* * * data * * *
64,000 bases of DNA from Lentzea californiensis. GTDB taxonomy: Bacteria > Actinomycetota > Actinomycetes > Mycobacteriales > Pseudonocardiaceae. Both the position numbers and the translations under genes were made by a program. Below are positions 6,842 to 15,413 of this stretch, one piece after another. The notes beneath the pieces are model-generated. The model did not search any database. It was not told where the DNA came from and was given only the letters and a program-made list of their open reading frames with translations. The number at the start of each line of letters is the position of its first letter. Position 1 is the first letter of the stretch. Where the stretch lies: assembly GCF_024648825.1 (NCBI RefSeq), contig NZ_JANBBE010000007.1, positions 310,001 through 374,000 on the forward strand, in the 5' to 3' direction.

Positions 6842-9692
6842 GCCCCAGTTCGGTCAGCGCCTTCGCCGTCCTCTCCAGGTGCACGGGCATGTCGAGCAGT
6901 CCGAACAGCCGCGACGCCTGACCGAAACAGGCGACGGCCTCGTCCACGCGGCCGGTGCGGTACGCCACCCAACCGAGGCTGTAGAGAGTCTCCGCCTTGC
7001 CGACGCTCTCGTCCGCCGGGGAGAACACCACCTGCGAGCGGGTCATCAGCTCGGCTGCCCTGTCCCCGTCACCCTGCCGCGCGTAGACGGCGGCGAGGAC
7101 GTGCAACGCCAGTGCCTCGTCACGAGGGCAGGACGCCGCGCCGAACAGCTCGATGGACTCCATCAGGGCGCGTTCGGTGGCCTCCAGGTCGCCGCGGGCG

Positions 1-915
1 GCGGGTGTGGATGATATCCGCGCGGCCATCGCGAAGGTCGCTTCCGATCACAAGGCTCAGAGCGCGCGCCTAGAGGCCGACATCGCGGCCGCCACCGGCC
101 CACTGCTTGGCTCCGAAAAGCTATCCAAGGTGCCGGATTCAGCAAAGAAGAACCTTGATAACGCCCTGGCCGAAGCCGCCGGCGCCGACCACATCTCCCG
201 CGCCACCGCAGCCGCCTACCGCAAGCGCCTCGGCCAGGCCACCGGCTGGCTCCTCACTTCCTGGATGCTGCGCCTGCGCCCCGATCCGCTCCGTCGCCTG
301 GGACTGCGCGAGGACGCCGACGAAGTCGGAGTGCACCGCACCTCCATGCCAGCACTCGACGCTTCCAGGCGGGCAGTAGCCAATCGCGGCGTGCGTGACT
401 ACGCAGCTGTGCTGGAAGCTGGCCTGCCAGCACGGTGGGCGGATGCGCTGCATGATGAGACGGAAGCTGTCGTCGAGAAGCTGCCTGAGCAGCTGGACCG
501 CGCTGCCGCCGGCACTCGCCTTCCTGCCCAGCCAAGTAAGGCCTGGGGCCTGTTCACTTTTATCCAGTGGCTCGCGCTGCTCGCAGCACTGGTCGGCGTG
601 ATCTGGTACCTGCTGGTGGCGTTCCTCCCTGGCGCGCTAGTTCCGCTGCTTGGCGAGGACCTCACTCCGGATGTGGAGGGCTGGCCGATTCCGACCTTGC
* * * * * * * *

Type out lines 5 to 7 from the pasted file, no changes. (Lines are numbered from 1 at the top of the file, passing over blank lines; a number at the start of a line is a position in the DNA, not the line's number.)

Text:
7001 CGACGCTCTCGTCCGCCGGGGAGAACACCACCTGCGAGCGGGTCATCAGCTCGGCTGCCCTGTCCCCGTCACCCTGCCGCGCGTAGACGGCGGCGAGGAC
7101 GTGCAACGCCAGTGCCTCGTCACGAGGGCAGGACGCCGCGCCGAACAGCTCGATGGACTCCATCAGGGCGCGTTCGGTGGCCTCCAGGTCGCCGCGGGCG

Positions 1-915